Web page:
How to remove Windows 10 apps with PowerShell

Jeff Christman

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Windows 10 includes a number of built-in apps ranging from basic apps like Calculator and Weather to more task-focused apps like Mail and Photos. While these built-in apps are fine for most situations, in a business environment, they may be inappropriate, redundant or unsupported. Very often, these apps are my pose a security risk. That’s why, in this post, you’re going to learn how to remove Windows 10 apps with PowerShell.

The problem is that Microsoft doesn’t make it easy to uninstall some of these apps. There is no uninstall button when uninstalling using normal methods. The built-in apps must be uninstalled through PowerShell.

Disclaimer: Do not uninstall all the Windows 10 apps. Many of them are needed for the Windows 10 “Experience” and others, like the .NET framework, are needed for other programs. Be picky about which applications to uninstall. You can reinstall all the applications, however, and you will see the PowerShell command to just that at the end of this article

Finding Windows 10 Apps with PowerShell

There are actually two different kinds of applications that we will be working with.

  • AppX packages – Applications installed with the operating system
  • AppX provisioned packages – Applications installed as part of the user profile first time setup.

The first step is to get an inventory of the apps that are installed. To do that, start PowerShell with elevated privileges and run the command Get-AppxPackage. This will return all of the AppX packages installed on Windows 10.

PS C:\> Get-AppxPackage

Name              : Microsoft.NET.Native.Framework.1.6
Publisher         : CN=Microsoft Corporation, O=Microsoft Corporation, L=Redmond, S=Washington, C=US
Architecture      : X64
ResourceId        :
Version           : 1.6.24903.0
PackageFullName   : Microsoft.NET.Native.Framework.1.6_1.6.24903.0_x64__8wekyb3d8bbwe
InstallLocation   : C:\Program Files\WindowsApps\Microsoft.NET.Native.Framework.1.6_1.6.24903.0_x64__8wekyb3d8bbwe
IsFramework       : True
PackageFamilyName : Microsoft.NET.Native.Framework.1.6_8wekyb3d8bbwe
PublisherId       : 8wekyb3d8bbwe
IsResourcePackage : False
IsBundle          : False
IsDevelopmentMode : False
IsPartiallyStaged : False
SignatureKind     : Store
Status            : Ok

The provisioned packages have a slightly different command and also need the Online parameter. The Online parameter pulls packages from the current online operating system as opposed to an image file located in a local directory. This will present a list of all the details regarding each package.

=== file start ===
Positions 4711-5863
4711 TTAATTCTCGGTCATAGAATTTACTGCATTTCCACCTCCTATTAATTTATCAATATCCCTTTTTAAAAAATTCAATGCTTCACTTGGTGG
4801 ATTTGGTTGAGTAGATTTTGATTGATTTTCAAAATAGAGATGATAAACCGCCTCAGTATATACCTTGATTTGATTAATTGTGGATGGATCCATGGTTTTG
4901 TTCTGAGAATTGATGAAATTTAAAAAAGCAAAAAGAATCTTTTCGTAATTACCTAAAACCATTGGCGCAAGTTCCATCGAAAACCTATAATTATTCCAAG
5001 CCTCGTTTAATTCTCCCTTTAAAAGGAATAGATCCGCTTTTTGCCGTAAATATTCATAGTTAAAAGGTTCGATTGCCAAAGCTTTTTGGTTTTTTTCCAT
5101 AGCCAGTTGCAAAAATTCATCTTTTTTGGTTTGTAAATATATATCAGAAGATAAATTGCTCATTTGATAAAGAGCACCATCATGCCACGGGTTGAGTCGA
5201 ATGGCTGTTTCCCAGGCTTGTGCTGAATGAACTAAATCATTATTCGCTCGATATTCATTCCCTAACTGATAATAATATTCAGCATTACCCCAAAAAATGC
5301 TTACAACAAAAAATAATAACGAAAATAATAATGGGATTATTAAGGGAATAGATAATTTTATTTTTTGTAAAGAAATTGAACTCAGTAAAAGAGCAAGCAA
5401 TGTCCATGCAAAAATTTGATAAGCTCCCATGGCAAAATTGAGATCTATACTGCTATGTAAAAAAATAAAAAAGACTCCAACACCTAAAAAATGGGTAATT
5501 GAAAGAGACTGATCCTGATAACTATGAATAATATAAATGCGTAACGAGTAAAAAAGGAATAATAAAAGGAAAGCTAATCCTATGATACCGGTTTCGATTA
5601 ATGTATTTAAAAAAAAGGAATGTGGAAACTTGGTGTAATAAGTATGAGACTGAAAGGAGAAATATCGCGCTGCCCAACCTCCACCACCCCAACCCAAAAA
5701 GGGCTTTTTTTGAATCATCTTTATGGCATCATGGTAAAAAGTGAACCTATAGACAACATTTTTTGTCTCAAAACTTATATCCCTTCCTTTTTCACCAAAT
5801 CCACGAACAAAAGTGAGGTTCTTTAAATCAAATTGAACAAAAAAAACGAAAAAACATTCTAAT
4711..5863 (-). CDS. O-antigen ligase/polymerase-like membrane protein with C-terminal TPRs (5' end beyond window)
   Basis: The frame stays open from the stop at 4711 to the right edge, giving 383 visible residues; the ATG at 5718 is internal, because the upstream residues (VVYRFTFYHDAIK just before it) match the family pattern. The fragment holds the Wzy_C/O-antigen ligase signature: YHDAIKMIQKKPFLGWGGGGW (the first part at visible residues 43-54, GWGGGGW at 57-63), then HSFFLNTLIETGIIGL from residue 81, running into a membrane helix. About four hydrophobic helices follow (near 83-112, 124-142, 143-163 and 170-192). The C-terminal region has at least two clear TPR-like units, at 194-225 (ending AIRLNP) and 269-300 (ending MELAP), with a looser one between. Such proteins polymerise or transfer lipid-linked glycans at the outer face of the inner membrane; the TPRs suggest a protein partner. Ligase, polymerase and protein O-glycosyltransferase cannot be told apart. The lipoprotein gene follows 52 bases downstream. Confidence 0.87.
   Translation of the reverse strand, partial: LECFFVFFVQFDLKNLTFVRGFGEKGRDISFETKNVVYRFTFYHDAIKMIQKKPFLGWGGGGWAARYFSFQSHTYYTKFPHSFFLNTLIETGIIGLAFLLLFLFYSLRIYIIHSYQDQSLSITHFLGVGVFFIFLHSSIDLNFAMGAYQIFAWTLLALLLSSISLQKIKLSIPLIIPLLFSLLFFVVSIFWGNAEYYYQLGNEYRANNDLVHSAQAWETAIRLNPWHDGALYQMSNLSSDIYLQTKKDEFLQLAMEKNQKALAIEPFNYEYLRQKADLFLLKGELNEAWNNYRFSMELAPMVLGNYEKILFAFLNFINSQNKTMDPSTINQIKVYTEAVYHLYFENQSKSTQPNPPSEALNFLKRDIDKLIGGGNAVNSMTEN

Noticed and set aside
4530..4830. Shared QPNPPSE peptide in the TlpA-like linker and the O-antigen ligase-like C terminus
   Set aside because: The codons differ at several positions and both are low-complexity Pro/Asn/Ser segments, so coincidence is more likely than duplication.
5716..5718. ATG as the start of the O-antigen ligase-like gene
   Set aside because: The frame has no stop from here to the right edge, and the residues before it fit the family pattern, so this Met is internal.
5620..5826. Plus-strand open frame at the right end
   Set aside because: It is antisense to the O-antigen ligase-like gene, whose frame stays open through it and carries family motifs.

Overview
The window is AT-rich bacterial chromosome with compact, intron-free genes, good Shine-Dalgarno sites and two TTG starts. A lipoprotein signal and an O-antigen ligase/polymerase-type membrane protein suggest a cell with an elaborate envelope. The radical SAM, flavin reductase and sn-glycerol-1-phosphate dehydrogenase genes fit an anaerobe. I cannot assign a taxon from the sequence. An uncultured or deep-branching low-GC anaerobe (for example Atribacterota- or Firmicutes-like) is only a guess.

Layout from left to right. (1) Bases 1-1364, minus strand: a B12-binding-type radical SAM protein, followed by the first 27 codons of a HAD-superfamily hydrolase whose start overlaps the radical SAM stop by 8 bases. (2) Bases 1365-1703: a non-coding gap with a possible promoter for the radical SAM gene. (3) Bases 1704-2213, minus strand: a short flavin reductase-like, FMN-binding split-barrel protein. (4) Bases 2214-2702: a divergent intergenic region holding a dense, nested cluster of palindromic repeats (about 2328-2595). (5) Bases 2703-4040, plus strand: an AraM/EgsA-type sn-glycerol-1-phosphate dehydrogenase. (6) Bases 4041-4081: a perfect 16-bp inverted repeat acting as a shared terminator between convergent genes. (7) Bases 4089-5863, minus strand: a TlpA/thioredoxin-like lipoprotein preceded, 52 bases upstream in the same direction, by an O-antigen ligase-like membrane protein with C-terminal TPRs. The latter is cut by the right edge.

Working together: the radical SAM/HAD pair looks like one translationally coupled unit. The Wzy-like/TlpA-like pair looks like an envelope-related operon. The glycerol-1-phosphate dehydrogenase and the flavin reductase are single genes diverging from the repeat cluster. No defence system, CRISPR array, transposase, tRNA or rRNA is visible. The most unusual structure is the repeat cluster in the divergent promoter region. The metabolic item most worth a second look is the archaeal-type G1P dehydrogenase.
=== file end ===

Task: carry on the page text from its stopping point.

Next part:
PS C:\> Get-AppxProvisionedPackage -Online

DisplayName  : Microsoft.3DBuilder
Version      : 16.1.1431.0
Architecture : neutral
ResourceId   : ~
PackageName  : Microsoft.3DBuilder_16.1.1431.0_neutral_~_8wekyb3d8bbwe
Regions      :

DisplayName  : Microsoft.BingWeather
Version      : 4.31.11905.0
Architecture : neutral
ResourceId   : ~
PackageName  : Microsoft.BingWeather_4.31.11905.0_neutral_~_8wekyb3d8bbwe
Regions      :

Narrowing down the app listings

Both of these commands produce rather verbose listing and all you’re interested in is the Nameof the package for the Appx packages and the DisplayName for the provisioned packages as shown below.

Details of Get-AppxPackage listing
Details of Get-AppxPackage listing
Listing for get-appxprovisionedpackage
Listing for get-appxprovisionedpackage

To make things a little easier, pipe the results through Select-Object and select the Name and the DisplayName properties. This will give you a list like the one below. This list is easier to work with.

Get-AppxPackage | Select-Object Name
Output of get-appxpackage | select object name
Output of get-appxpackage | select object name

Now you can see which Windows 10 apps you’d like to remove. At this point, you need to list all of the names of the packages you’d like to remove. One way to do that is to copy and paste the Windows 10 apps you’re interested in in removing and build a list that way. One trick that I use is to save the results to a text file and then open that file in Visual Studio Code. For example:

Get-AppxPackage | Select-object name | Out-File apps.txt | code apps.txt

In your external editor, begin building up an array of apps to remove.

$ProvisionedAppPackageNames = @()

Now that you have the list, you can start building the PowerShell script.

Removing Windows 10 Apps with PowerShell

You should now have an array defined in your editor that contains the names of all the AppX packages you’d like removed. I’ve come up with an example below.

$ProvisionedAppPackageNames = @(
    "microsoft.windowscommunicationsapps" # Mail,Calendar

With the array populated with the specific applications to be removed, you can now set up the foreach loop to step through each package to uninstall using the Remove-AppXProvisionedPackage cmdlet and the Remove-AppXPackage cmdlet.

foreach ($ProvisionedAppName in $ProvisionedAppPackageNames) {
    Get-AppxPackage -Name $ProvisionedAppName -AllUsers | Remove-AppxPackage
    Get-AppXProvisionedPackage -Online | Where-Object DisplayName -EQ $ProvisionedAppName | Remove-AppxProvisionedPackage -Online

If for any reason you want to reinstall all applications, you can always use the add-AppXPackage cmdlet to register the Windows 10 app again by specifying it’s application manifest XML file as shown below.

Get-AppxPackage -AllUsers | Foreach {
    Add-AppxPackage -DisableDevelopmentMode -Register "$($_.InstallLocation)\AppXManifest.xml"


Even though Microsoft doesn’t make it easy to uninstall Windows 10 apps, you can see you’ll always have PowerShell to fall back onto!

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